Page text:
Best of..., book round-ups

Recommendsday: My favourite books of 2020

Well, it’s the first Wednesday of 2021, so I’m popping up with my favourite books of 2020. And for the first time (I think) they’re all books that were new in 2020. Which is a surprise to me. But hey, there were some really good new books out last year – and as I mentioned in my post on Sunday, one of the big casualties of 2020 in my bookish life has been the chance to wander around bookshops and happen across books. My bookshop discoveries were often backlist books rather than new releases – and it’s been harder to find that sort of book in the Quarantimes. Hopefully in 2021 I’ll actually be able to wander a bookshop again, and next year I can go back to doing favourite new releases and favourite backlist again. Pretty please.

Thursday Murder Club by Richard Osman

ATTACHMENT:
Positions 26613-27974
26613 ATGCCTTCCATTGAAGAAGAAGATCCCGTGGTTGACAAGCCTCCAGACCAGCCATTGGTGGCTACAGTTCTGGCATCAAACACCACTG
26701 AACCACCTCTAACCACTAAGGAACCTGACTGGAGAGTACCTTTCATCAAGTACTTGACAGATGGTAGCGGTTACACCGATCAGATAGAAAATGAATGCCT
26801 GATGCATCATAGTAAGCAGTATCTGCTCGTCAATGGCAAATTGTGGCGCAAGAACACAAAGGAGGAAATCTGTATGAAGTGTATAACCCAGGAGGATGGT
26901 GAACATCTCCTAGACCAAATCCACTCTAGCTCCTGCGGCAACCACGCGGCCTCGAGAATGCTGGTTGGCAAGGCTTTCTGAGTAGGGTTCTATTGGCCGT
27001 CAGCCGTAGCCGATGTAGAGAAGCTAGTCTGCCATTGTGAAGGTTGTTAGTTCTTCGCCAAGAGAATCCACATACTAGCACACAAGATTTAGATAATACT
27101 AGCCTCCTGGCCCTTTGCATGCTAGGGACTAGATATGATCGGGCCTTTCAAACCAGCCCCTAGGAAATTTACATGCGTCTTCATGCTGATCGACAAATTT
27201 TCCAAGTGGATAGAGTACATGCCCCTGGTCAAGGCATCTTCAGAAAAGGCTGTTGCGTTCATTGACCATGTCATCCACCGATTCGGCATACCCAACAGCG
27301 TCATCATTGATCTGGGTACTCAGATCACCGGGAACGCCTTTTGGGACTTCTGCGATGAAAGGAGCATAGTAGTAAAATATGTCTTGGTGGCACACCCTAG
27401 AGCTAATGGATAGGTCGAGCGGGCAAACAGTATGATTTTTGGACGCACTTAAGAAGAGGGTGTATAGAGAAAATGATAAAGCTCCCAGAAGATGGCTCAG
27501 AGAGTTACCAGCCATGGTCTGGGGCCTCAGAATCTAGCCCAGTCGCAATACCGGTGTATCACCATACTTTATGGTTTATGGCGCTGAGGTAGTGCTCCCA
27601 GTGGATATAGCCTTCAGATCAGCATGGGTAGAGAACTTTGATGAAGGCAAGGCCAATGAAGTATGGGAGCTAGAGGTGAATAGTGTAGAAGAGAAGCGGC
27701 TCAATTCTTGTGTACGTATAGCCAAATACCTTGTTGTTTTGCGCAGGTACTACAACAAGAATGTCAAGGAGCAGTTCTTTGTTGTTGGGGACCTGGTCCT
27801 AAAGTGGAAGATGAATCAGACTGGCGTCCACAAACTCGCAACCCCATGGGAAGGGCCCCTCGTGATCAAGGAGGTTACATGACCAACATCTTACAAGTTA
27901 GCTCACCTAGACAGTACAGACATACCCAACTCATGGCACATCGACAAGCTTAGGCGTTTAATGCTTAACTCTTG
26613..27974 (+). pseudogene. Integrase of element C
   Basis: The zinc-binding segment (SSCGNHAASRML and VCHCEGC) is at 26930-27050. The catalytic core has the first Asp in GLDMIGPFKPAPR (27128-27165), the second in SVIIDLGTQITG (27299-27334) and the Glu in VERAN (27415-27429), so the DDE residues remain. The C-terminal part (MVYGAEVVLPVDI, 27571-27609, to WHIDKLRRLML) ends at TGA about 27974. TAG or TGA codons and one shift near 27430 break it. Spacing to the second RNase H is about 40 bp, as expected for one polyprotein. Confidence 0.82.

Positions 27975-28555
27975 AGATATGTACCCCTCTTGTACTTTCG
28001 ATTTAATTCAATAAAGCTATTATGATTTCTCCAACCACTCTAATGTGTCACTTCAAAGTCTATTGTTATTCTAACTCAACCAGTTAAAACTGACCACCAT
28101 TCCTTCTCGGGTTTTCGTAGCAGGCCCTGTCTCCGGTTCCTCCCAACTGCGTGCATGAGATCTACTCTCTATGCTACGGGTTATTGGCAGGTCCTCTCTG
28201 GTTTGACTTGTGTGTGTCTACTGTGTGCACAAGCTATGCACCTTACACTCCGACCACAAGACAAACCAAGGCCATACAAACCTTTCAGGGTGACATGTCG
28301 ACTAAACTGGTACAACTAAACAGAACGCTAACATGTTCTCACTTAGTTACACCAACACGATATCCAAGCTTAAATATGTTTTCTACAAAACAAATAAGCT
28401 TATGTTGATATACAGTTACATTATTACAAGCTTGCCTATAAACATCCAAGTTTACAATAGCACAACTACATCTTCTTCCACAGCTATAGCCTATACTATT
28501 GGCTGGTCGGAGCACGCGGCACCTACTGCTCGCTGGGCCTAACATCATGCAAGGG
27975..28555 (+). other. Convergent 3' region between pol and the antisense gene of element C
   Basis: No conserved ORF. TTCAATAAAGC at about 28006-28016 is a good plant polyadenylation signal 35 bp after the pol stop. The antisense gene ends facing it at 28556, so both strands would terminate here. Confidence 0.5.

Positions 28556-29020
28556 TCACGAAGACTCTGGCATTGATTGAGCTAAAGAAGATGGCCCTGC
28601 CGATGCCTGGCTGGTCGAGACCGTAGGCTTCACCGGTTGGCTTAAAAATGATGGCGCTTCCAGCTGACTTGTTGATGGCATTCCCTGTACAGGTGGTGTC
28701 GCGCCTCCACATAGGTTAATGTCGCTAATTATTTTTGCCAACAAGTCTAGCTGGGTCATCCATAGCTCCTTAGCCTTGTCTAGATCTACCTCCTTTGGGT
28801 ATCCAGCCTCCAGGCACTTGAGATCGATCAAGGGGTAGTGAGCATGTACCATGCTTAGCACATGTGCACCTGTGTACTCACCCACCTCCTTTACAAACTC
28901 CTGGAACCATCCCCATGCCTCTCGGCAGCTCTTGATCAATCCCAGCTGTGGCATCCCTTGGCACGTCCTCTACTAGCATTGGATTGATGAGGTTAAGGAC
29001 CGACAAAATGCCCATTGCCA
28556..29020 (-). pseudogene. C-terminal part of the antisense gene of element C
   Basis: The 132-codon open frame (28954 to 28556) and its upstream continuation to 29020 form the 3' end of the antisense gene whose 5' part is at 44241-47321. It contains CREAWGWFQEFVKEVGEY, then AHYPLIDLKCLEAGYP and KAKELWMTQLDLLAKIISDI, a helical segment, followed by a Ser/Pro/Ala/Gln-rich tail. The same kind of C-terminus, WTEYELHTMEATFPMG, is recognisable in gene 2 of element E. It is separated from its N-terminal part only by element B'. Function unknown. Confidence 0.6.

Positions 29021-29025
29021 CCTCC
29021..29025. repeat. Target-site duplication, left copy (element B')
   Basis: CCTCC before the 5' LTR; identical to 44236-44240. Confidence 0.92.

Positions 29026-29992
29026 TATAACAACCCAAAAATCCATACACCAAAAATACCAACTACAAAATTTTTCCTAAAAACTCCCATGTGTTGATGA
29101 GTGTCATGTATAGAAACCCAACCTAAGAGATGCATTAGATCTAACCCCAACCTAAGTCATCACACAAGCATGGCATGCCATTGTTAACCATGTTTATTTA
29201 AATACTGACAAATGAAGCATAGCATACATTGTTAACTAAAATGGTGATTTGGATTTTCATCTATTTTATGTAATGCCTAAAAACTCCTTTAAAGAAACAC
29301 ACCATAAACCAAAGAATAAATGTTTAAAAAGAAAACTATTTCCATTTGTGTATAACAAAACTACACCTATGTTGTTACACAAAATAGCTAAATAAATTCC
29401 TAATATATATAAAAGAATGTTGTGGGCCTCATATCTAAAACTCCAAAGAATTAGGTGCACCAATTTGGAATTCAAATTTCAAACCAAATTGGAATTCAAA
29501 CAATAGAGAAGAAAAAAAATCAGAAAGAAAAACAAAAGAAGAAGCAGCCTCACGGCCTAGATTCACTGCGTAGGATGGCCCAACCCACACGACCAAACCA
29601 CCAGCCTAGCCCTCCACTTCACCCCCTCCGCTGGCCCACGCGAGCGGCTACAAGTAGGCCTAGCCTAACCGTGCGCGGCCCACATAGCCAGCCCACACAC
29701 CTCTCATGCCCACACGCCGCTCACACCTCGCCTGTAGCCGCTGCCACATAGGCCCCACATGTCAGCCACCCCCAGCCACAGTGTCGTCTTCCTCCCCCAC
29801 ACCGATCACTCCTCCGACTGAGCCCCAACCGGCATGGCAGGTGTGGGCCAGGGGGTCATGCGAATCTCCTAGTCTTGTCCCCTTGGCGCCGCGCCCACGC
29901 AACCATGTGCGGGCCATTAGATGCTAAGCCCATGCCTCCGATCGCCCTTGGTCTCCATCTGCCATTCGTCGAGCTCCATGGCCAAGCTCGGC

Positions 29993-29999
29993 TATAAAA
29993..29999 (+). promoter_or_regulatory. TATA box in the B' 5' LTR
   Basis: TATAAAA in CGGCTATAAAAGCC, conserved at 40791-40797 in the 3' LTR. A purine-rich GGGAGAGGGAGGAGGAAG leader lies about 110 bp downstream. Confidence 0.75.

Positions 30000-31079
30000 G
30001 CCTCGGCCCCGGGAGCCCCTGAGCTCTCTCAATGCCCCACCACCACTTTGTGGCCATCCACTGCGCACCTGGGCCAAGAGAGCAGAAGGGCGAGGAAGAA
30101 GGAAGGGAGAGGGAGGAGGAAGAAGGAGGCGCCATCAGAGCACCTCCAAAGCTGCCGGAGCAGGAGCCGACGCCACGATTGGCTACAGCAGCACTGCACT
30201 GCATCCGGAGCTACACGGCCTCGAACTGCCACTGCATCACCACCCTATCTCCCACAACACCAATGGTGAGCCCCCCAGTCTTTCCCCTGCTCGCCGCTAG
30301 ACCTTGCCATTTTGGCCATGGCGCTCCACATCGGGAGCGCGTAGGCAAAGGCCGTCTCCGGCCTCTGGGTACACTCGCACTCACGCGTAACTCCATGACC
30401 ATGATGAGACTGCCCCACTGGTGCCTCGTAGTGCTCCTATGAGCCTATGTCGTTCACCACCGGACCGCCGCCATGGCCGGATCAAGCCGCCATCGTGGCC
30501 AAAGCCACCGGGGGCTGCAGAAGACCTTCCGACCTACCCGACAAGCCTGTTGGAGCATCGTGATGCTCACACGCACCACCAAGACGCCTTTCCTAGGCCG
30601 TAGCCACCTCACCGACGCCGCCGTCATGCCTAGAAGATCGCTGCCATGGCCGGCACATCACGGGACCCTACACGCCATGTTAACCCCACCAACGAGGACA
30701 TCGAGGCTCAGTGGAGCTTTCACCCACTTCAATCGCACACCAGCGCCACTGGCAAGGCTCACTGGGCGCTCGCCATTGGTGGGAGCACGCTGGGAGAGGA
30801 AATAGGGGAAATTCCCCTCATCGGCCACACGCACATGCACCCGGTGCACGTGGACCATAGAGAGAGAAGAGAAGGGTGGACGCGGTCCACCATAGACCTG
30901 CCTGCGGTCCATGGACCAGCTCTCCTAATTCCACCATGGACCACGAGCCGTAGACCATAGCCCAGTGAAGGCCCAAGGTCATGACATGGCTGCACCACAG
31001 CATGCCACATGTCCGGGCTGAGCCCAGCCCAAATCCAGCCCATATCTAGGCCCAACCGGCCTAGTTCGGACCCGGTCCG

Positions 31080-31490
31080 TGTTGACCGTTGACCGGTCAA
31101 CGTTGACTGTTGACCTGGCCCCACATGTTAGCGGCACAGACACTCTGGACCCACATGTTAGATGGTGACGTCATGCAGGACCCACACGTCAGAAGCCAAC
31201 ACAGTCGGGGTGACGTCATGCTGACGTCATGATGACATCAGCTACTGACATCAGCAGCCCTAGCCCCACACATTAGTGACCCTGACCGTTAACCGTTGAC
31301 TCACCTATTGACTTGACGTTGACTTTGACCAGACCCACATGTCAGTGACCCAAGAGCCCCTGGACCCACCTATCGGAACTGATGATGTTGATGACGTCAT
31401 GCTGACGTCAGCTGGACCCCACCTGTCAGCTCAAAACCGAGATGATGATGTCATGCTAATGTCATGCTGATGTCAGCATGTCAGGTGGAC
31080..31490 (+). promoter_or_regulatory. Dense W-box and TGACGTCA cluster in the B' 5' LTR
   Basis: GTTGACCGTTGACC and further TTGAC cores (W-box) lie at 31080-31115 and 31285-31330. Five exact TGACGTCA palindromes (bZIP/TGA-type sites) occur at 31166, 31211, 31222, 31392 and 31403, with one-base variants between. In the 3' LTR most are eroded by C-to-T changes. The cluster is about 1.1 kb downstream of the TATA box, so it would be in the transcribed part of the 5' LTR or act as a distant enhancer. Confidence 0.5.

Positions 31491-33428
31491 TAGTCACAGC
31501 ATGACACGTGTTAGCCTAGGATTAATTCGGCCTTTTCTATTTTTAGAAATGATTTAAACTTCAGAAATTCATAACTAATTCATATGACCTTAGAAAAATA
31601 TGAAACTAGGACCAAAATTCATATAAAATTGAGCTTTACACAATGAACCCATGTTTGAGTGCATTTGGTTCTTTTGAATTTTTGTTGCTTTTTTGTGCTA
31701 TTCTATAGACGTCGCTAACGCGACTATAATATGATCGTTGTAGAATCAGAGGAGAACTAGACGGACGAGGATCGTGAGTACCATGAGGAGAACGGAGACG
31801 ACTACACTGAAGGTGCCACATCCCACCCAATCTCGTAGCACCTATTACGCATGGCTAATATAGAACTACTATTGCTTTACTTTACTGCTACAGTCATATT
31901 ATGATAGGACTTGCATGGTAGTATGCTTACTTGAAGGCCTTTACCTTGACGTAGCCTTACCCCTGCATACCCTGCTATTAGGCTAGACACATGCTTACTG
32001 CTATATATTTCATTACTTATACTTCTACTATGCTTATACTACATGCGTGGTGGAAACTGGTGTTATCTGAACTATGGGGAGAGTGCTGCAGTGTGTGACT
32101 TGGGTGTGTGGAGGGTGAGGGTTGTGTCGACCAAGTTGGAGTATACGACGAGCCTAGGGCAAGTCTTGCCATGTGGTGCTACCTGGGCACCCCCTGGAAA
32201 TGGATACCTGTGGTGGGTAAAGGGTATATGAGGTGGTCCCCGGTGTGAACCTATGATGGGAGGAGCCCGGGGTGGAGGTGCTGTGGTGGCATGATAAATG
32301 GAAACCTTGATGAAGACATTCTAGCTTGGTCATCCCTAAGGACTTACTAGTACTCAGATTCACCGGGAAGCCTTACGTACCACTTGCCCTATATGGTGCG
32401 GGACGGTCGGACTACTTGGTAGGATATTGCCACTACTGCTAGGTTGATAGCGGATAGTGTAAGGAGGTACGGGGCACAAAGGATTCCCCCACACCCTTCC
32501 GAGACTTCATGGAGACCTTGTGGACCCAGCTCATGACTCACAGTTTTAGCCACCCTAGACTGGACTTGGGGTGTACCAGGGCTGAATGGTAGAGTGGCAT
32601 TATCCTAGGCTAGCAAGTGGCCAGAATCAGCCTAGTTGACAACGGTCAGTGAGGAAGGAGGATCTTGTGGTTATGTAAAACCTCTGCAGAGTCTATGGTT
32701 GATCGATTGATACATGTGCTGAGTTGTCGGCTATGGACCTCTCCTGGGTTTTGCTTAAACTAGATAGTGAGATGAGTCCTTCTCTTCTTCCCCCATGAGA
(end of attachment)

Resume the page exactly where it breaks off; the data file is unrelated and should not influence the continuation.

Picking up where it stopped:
This was Book of the Week back in September and not only is it my favourite murder mystery of the year, I’ve been recommending it all over the place – and everyone who has told me they have read it has loved it. And it’s sold like gangbusters – if you only got one book for Christmas this year, it may well have been this because it has sold a whole tonne of copies – including being the number one book for Christmas. But don’t be put off by that – and think it’s over hyped. It is just so much fun. The mystery is twisty, it’s got a wonderful cast of characters and why wouldn’t you want to read a murder mystery solved by a group of scheming residents of a retirement village. Just lovely. I can’t wait for the sequel.

Vanishing Half by Brit Bennett